Pitch = (Difference between the leading and trailing edges of the blade * 360 degrees) / angle formed between the center of the hub and each of the two measured points.

Pitch = (3.06 * 360) / 40.88 = 26.94 ( close enough for me)

I had to test adding a skin many times before I was satisfied with the results, but in the end there were only 7 cross-sections. Each of these cross-sections were the aligned to the desired 26″ pitch using the process outlined above.

Next the skin is applied. The nipple on the top was added to remove distortion in the skin due to the quick change in shape. It will be cut away later.

The normal load on each blade is just under 1,300 pounds and the cross section of the root without any fillet is 3.74 sq in.

CNC Cut Pattern

After four tests or failed attempts we got a pattern cut from MDF, or fiberboard.

There is some unwanted high spots on the blade due to the BobCAD software. It did fine where the changes are gradual but it make the tip thinker than planned. However the MDF sands down easily and a slightly thinker tip may be a good improvement when doing battle with sand and gravel.

I met with the three of Tulsa Oklahoma’s seasoned metal working professions this week and came away prices and stolen ideas for DIY. Jeff Trenholm at Canfield and Joseph foundry supply house worked out a furnace design that will let me melt 60 pounds of NiBrAl and be light enough that we can take the furnace with us on the boat. Then I took may pattern to Jack Pierce at Accurate Machine and Maintenance here in downtown Tulsa, and got a price of $350 each for the finishing lathe and mill work, and Jack directed me to Bob Ramsay at R. & D. Pattern and Foundry Co. just a mile away. Bob like Jack is full of great advice. The cost for have them cast the blade is $750 each. But I need to make changes to the pattern in order to account for shrinkage, the thin edges and the sharp corners on the base so it back to BobCAD to design an improved pattern.

Casting Silicon Bronze

Silicon bronze is much easier to cast that NiBrAl and so it’s a good stepping stone.  And we need a replacement for the hydraulic distributor ring that is missing from our Hundested controllable pitch propeller, control box.  Hundested wants $2200 for the part so making it and a spare for ourselves will more that pay for our brand new 12 x 36″ metal lathe.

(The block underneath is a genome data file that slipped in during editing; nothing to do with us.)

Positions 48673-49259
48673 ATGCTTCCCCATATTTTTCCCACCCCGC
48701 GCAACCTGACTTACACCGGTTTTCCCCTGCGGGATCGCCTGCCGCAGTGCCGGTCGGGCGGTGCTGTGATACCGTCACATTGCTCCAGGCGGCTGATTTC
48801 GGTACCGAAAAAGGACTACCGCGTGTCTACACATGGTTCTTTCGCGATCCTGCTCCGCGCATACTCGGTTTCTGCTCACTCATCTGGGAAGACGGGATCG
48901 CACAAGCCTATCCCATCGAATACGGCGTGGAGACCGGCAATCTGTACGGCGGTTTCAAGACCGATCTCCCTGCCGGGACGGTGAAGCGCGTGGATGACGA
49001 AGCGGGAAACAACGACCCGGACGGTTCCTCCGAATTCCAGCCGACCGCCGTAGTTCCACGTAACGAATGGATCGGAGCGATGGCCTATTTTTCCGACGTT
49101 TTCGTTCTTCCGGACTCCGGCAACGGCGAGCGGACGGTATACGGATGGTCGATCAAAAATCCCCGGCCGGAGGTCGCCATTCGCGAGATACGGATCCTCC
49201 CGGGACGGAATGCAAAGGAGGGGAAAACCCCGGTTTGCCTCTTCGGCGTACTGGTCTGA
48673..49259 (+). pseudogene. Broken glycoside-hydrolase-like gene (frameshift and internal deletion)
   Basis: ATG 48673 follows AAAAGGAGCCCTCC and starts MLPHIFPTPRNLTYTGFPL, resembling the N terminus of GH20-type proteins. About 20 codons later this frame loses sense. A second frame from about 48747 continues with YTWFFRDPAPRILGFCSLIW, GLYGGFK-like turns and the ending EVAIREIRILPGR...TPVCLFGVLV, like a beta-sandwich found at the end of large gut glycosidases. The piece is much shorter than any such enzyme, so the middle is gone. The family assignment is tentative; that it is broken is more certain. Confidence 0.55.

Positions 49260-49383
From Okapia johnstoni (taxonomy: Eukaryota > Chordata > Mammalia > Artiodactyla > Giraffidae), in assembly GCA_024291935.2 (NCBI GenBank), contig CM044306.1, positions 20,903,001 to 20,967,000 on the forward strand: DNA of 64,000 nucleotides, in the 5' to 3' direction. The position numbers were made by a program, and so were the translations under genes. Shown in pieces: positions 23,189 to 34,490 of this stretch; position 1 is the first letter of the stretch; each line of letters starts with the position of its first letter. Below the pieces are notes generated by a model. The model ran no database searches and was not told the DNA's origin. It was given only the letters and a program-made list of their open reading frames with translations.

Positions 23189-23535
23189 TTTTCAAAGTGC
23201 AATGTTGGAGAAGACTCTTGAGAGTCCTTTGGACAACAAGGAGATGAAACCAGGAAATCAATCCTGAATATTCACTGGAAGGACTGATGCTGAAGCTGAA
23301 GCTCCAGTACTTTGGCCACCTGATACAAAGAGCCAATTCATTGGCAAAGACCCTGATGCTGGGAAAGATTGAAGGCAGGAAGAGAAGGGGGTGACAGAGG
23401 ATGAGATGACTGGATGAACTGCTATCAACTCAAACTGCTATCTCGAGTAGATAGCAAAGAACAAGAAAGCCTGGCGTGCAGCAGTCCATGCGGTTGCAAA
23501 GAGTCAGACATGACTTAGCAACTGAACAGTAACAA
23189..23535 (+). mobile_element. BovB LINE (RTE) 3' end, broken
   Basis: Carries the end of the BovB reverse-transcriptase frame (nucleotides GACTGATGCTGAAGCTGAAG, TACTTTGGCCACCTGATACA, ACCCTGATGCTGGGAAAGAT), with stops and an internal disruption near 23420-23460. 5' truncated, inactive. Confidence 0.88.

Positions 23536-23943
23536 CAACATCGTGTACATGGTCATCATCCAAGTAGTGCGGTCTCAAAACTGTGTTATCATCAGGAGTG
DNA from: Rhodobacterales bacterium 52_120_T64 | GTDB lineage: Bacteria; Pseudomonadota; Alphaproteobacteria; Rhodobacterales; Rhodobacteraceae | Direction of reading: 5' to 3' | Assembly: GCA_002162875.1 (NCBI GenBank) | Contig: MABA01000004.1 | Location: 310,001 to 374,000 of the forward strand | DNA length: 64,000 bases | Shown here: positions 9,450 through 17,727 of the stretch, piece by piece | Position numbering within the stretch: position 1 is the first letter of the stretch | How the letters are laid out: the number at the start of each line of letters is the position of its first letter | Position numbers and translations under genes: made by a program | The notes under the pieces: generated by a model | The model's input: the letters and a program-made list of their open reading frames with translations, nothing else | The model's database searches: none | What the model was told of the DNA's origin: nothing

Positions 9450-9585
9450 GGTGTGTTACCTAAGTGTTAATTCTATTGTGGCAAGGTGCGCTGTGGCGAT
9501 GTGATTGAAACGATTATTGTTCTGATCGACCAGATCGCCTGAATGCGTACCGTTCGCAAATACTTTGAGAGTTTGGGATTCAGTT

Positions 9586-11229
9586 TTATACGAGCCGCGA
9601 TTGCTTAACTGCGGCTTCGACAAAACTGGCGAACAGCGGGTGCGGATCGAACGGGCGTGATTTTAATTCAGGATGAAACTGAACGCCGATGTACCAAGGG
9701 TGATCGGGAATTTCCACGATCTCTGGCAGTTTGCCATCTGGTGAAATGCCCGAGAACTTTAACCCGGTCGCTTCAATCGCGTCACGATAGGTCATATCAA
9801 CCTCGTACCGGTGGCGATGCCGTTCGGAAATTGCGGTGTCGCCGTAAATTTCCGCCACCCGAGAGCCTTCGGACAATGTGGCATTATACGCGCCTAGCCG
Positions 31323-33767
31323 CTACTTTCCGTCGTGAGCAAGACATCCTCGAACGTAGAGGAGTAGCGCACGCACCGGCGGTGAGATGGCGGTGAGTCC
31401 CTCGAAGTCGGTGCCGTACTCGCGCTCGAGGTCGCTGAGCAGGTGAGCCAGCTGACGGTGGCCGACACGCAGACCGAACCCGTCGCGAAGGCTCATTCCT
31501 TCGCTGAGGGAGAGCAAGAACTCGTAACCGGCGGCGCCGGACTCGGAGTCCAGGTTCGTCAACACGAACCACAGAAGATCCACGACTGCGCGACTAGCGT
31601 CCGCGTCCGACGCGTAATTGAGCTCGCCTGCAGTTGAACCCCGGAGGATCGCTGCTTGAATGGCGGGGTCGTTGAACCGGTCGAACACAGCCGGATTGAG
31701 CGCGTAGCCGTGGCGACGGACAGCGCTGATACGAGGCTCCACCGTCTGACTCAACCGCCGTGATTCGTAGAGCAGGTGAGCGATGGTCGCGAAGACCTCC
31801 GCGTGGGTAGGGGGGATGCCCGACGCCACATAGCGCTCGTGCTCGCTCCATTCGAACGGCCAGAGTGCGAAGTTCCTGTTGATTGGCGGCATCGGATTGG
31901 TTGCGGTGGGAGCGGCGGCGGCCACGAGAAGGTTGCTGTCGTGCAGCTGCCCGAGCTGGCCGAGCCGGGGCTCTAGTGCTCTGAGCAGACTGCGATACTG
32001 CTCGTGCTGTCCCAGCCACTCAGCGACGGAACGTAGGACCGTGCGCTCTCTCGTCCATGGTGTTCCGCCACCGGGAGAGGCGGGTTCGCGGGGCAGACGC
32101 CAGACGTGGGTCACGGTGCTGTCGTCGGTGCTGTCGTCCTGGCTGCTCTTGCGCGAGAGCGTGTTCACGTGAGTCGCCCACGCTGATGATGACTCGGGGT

Silicon Bronze  C87500
Fahrenheit Milivolts
Melting Point 1590 35.942
Heat Off 2250 50.006
Pouring 2150 47.983

The using the Type K Probe Millivolt to Fahrenheit chart we can find the corresponding  Milivolts we need to see on the the voltmeter.

Based on the 5/8″ thickness of the part we are casting, R &D Foundry recommended pulling the bronze a 2050F or 45.915 milivolts.

I also picked up 100 pounds of Silicon Bronze (C87500) from R &D Foundry at $5.69 a pound (2012)

Casting NiBrAl – Nickel Aluminum Bronze

Nickel Aluminum Bronze or Ni-Al Bz,  also called “Nibral” and frequently miss spelled as “Nibrill”, is classed as Copper Alloy and has a melting point of 1913 to 1940F.  AA Num: 95800.  NiBrAl density is 0.2745674 lbs/cu inch.   It has the same hardness as 316 stainless steel and is the hardest copper alloy produced for industrial use. There are several standards that each give it a different code.  In the US it’s C95800, Sweden it’s 5716.   An important feature of C95800 aka 958 is that it welds nicely. The local foundries may have 955 or specifically C95500 which is a little stronger and a slightly harder to cast as well, but 958 will do better over years of exposure to salt water.

Casting NiBrAl into a thin propeller blades may leave voids along the thin edges and repairs are also going to be needed after hitting obstacles but NiBrAl can be MIG welded with UTP A 34 N ( ERCuMnNiAl ) wire with 100% Argon gas.  AirGas part number for .045″ wire is UTP48102.








Pyro Meter  BCS #7410 Digital Meter, $49
or use a Volt Meter and the Type K Probe Millivolt to Fahrenheit chart.

Casting temperature for NiBrAl is 2048F (1120C) to 2300F (1260C).  Rapid cooling of the casting will improved tensile properties. Contraction will be 2% in the heavy boss section and less than 1/5% in the blade tip.

The yellow wire on the thermocouple goes to +

I purchased a couple of thermocouples, item # 004041.  The probe must be shielded in steel such as brake line tubing that is welded or crimped closed on the end.  The yellow lead from the probe connects to the positive lead from a volt meter.  The using the Type K Probe Millivolt to Fahrenheit chart you simply find the milivolts required for the various steps in the process as show below for NiBrAl.

Fahrenheit Milivolts
Melting Point 1913 to 1940 43.019 to 43.595
Heat Off 2100 46.954
Casting 2048 45.873

Tips:  Leave the dross on the melt, take most of it off just prior to the pour, and push the rest back when you pour.
Borax for flux or Boric Acid with Sodium Carbonate 50 50 mix; or better, use N400CU covering flux
Use a flux tool to push the flux under the surface.


Metal Dynamics — Don Doss
1145 North Iroquois Avenue Tulsa, OK 74106
(918) 582-0124

R & D Pattern & Foundry Co  — Bob
711 South Wheeling Avenue, Tulsa, OK 74104-3215
(918) 587-2095 ‎


Ni Al Bz Ingot Suppliers

Call your local foundries for the best prices.
Atlas Bronze, Trenton, NJ  800-478-0887
Federal Metal, Bedford, Ohio 800.736.6636